Player Profile: The life of Maikelele

We continue our series of profile articles about our players, powered by Sennheiser, by looking at the eventful career of our Swedish CS:GO talent Mikail “Maikelele” Bil.

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If one looks at Mikail “Maikelele” Bill’s rapid growth over the last two years, it is easy to forget how long he has been part of the Counter-Strike scene. His success may be recent, but he started taking the first steps in the upper echelon of the game in 2010. His first big-name team was Begrip Gaming, home to players like Christopher GeT_RiGhT” Alesund, Patrik “f0rest” Lindberg and Robert “RobbaN” Dahlström at the start of their careers. Things back then, recalls Bill, were very different.

At the time I did not actually know I could become a professional player. I always knew it would be possible to get there, but I did not have any plans to do it. I miss those times because you struggled a lot when it comes to CS, you played the game to understand it and to learn new things instead of doing it just to win“, he says. For him, things finally took a turn when CS:GO was released. It was then that he started flirting with the idea of taking the next step, influenced by his then-teammate Niclas “xeron” Putero. “He said that CS:GO was going to be my game. We had played 1.6 together a lot and he was the one that could play against top teams. I had a lot of respect for him as a player. He told me to give CS:GO a shot and I did,” Bill says.

After a short time in which they played under the name hatersg0nnahate, Maikelele – who was known as eksem back then – and his teammates joined Refuse, but the financial problems of the Greek organisation made the players build a project of their own called LGB eSports, a name with a very curious story behind. “Maxaki and I had been talking about designing a new FPS game because CS:GO was not at the time the game that it is today. CS:GO was boring and exactly the same as 1.6 had been during its last five years. We started to write what we would like to see in the game, and we wanted it to be an FPS game with classes (Support, AWPer, entry, etc.) and levels, which allowed you to upgrade your stats based on the role you picked. For example, support players could heal teammates, and this was actually the idea when we created the name LGB (Let the Game Begin),” he revealed. The idea never came to fruition, and as CS:GO and the team continued to improve, the players realised that this was their chance.

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Maikelele during his time in LGB (Photo courtesy of HLTV.org)

With some of the hottest up-and-coming talents in Sweden, including Olof “olofm” Kajbjer and Freddy “KRiMZ” Johansson, the sky seemed to be the limit for LGB. However, the lack of an ingame leader who could dictate the play hindered their progress. “We had dennis, who had played for SK back in 1.6, and that was pretty much it. Had we had, let’s say, a player like Xizt, who could help us with his experience of leading a team ingame, we could have become the best team in the world, without a doubt“, Bill reckons. Shortly later, he and Alexander “SKYTTEN” Carlsson got the short end of the stick, parting ways with a team that would go on to finish 3rd-4th at the EMS One Katowice major. “We had some players who could not play together. People were not willing to sacrifice their own play style, and it did not end well. So SKYTTEN and I joined another team, and twist and cype joined LGB. I was pretty sad because LGB was something I was proud of.”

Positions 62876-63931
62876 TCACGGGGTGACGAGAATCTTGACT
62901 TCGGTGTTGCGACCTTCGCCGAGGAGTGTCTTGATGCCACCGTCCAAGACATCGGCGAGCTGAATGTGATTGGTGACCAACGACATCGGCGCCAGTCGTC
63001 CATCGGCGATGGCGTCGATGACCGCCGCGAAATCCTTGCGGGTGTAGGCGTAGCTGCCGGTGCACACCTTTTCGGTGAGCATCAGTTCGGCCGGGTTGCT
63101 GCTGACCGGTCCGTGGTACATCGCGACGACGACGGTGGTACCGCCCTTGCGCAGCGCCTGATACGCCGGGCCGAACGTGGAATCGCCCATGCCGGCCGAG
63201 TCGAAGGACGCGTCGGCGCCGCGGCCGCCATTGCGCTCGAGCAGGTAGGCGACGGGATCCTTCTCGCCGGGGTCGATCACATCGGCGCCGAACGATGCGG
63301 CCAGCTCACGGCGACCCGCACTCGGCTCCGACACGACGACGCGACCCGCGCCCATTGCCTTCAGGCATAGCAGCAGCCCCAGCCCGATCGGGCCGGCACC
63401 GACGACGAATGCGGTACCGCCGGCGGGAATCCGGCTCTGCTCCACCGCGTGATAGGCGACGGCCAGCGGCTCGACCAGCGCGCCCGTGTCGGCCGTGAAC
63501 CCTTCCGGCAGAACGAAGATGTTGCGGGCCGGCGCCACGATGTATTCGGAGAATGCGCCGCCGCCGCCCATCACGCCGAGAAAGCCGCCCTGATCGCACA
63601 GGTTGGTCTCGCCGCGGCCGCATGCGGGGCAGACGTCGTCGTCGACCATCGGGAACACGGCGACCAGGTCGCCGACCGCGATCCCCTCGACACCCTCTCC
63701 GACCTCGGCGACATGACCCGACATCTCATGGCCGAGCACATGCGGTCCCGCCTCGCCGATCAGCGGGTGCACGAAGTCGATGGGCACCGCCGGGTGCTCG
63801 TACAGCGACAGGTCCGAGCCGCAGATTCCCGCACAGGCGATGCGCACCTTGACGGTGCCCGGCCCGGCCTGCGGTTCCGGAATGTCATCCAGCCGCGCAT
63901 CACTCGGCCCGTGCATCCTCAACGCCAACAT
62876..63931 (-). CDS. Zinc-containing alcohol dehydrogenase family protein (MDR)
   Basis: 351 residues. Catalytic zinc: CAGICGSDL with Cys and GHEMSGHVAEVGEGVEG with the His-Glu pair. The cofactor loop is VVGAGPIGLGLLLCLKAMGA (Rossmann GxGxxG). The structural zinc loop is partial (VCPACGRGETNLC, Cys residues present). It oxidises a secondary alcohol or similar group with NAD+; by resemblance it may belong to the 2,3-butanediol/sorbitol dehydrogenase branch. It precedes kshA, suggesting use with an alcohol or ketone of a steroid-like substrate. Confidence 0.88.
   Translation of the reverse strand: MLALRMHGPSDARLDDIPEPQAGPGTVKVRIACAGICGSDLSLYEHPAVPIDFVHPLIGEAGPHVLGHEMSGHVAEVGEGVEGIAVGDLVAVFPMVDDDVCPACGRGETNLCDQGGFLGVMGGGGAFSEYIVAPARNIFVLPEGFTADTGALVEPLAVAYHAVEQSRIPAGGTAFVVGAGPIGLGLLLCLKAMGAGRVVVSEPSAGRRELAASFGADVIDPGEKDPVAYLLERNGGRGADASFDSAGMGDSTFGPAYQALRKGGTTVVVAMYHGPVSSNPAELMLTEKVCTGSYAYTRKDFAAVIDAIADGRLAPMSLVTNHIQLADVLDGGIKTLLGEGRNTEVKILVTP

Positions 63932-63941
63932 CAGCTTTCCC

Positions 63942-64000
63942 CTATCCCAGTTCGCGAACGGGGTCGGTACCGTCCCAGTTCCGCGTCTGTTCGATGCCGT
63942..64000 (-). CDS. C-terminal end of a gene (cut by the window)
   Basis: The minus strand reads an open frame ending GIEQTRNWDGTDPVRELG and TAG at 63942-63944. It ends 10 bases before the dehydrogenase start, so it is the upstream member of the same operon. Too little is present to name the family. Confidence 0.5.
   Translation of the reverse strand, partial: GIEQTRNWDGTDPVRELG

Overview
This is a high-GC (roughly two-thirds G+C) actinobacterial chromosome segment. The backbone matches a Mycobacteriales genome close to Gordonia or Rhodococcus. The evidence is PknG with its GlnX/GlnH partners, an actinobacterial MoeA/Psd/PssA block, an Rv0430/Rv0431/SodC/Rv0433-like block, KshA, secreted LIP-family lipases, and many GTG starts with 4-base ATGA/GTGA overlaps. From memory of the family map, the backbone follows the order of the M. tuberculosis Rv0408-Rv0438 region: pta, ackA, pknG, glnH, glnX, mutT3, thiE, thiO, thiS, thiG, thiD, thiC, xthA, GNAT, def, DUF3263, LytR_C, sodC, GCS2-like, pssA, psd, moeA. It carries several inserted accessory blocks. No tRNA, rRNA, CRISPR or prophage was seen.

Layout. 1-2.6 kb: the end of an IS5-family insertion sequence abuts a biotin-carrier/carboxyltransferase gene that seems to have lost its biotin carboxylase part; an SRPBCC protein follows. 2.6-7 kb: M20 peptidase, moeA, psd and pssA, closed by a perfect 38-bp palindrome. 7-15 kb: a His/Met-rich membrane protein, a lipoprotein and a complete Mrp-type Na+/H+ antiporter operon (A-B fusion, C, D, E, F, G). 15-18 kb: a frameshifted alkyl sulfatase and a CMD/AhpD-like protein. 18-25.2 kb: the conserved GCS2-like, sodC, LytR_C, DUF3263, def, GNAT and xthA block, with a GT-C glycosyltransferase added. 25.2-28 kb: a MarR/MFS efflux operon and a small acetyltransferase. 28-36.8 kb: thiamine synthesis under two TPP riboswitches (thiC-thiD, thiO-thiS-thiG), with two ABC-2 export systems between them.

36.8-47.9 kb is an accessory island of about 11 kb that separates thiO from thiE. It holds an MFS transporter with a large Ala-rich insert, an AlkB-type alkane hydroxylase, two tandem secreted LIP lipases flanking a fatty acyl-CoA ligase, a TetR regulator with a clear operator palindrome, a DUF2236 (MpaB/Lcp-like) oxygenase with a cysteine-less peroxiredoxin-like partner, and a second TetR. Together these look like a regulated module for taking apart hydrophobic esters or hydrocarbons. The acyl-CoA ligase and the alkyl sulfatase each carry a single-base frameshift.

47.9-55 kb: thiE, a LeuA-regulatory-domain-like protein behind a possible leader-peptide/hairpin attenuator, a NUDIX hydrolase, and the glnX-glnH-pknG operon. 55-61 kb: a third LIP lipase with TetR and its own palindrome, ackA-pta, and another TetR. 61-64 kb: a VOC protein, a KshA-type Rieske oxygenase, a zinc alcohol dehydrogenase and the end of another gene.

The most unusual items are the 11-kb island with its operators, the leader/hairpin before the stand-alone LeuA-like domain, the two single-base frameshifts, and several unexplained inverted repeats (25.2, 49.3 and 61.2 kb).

Frustration hit a new high for Bill in the coming months as his new team failed to impress, despite successive moves to new and bigger organisations (first Property, then SK Gaming). After a group stage exit at DreamHack Summer, the team was released by SK, and Bill found himself back to square one. Still, there are positives to take from those times. “I played with the best ingame leader I have ever played with, pita. He helped me with everything when it comes to CS, including finding my own playstyle (aggressive AWPer). I must say that he is the one that made me the player I am today. We yelled at each other a lot, but he never gave up on me, and I am happy he never did. I still think about everything he said to me“, he revealed.

It was at this point that Bill decided to change his nickname from eksem to Maikelele. Despite the need for a fresh start, the Swedish player insists that he was not looking to put the past behind him. “Eksem stands for eczema, and I did not enjoy getting called eksem by fans. I had fakenicked Maikelele a lot, and this is why I actually changed“, he explained. Weeks later, the new nickname would draw a lot of attention as Bill unwillingly earned a reputation for being a troublesome player after quitting UnWanted, a team he had recently joined. Despite admitting that he “whined a lot and created a bad atmosphere“, Maikelele insists that he was unfairly criticised. 

Being toxic is something people got wrong about what I said. No one in the scene is toxic because it’s fun. What happened was that we created unWanted because we were good friends and we all wanted to become the best team. But then our ingame leader, maxaki, started not to care, and one day I could not handle it anymore,” he revealed. “I was becoming worse rather than better, and I got mad because no one else on the team had the courage to speak up. Maybe I was wrong to get mad at my teammates, but no one had the balls to speak up.”